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Champagne? Yes, please! It’s International Champagne DAY ….

Bored with the usual mainstream brands of Champagne?

champagne-sea-wmNow that is a phrase that I cannot ever, in any future breath, conceivably imagine myself ever saying. I can never imagine a time when I will have had too much Champagne of any kind…. That said, I can assure you that now, more than anytime in recent decades, there is plenty of choice when looking for your next bottle of Champagne.

The Champagne region has always worked very hard to be synonymous with celebrations, so much that the popping of a cork generally brings smiles all round. With more Champagne vineyards being planted to be able to keep up supply, there has been an increase in these grape growers producing their own Champagnes instead of just selling their grapes to the large Champagne houses.

You can identify a ‘grower’ Champagne by the code Read More

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Prosecco – Italian for refreshment in a glass

fizzThere is very little that Australian wine growers & winemakers will not try their hand at. Partly, this is due to the ‘patchwork quilt’ flow of settlers, each bringing knowledge of their own traditional grapes with them if not the vines themselves. More recently, it has been increasingly driven by the Australian love of exploration as much as any other reason.

Prosecco is but one of these newer arrivals that have found a home in Australia. It was adopted by the vignerons Read More

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Wine of the Month: Champagne Georges de la Chapelle Brut Millesime 2006

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The Prat family are a ‘hands on’ Champagne family and this wine is a testament to their passion for their work. Read More

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When nothing but Champagne will do ….the wines of JL Vergnon

Vergnon-Murmure-wmThe Champagnes from the house of JL Vernon have much to offer by way of delight and the cellar door in the centre of the village of Le Mesnil-sur-Oger is well worth a visit. Being Cote des Blancs fruit, most of these wines are sourced from Grand Cru vineyards. All bar the rose are 100% Chardonnay, blanc de blancs wines made by Christophe Constant.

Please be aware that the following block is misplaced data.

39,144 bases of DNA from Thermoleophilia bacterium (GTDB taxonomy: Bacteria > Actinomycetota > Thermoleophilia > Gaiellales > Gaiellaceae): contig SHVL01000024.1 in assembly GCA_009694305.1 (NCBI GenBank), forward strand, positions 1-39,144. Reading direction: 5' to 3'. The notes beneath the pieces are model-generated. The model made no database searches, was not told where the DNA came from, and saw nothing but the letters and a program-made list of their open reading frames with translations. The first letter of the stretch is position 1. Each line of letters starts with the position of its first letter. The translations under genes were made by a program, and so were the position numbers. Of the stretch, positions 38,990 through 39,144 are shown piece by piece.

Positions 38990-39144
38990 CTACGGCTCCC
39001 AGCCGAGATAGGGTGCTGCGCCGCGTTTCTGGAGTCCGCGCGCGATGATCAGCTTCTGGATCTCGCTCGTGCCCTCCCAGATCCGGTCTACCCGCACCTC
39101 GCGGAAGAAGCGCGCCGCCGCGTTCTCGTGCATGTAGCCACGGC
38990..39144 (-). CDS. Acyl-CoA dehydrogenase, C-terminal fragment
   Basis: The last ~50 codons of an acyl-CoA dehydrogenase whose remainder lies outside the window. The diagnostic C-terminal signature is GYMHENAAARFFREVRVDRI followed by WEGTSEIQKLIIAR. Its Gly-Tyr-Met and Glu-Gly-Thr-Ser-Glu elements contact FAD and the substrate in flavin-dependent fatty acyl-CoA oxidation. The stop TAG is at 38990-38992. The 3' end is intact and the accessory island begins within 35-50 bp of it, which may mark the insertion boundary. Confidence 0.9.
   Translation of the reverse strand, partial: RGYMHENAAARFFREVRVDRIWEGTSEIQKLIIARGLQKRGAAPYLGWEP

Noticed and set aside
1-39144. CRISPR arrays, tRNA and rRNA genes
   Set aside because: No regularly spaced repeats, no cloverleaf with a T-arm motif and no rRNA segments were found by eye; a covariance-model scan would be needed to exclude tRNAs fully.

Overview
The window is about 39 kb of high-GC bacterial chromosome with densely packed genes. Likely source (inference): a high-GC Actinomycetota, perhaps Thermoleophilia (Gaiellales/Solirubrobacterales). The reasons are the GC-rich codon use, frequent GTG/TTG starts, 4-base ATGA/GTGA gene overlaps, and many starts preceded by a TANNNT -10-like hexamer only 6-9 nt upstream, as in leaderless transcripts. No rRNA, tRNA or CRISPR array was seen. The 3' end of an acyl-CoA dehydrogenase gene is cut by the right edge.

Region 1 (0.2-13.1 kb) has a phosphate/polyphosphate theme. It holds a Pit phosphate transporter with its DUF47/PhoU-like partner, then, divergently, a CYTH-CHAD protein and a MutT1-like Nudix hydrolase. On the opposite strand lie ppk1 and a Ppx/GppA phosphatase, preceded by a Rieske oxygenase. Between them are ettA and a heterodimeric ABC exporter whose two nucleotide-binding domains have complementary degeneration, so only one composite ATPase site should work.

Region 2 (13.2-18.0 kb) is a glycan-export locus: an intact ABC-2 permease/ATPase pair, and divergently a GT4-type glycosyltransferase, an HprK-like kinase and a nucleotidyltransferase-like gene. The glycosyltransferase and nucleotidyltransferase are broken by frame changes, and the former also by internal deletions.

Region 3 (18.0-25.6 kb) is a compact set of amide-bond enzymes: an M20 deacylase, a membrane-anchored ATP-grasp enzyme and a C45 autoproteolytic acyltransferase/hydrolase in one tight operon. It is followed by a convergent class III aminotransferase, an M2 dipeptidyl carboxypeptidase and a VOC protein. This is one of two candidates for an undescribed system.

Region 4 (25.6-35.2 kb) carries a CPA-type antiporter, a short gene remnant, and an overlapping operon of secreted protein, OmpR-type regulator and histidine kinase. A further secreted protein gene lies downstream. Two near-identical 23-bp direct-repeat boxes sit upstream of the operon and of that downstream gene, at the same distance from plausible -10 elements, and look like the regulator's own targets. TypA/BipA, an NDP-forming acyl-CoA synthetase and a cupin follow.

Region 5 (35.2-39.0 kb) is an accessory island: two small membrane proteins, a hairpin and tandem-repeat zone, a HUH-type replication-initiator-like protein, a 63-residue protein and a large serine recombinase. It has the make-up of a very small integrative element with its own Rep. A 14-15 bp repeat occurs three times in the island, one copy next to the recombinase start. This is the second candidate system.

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When the English win at making Champagne….

Nyetimber1-wmThe first vintage of Nyetimber sparkling wine was the 1992 vintage which immediately won acclaim. It first came to my notice when the 1997 caused tongues to wag, hitting the vinous headlines and ‘announcing its arrival’ as a serious competitor for Champagne producers. It had been identified as a fine Champagne in a blind tasting and then went on to win a Gold medal at the International Wine & Spirit Challenge. This was ground breaking stuff! Not only was there a wine that brought the competition to the traditional elite of sparkling wine instead of chasing them…. It was… wait for it… English!

This then brought on the typical ribbing of ‘Do the Brits even know how to make wine?’ And of course the answer is, yes! And they have a rich history in making wine. Even from grapes grown in England. In fact, it may be a surprise to note that in 1662, an Englishman called Christopher Merret wrote a paper describing the method of making sparkling wine, including Champagne, that has produced the finest bubbles in the world ever since. Read More

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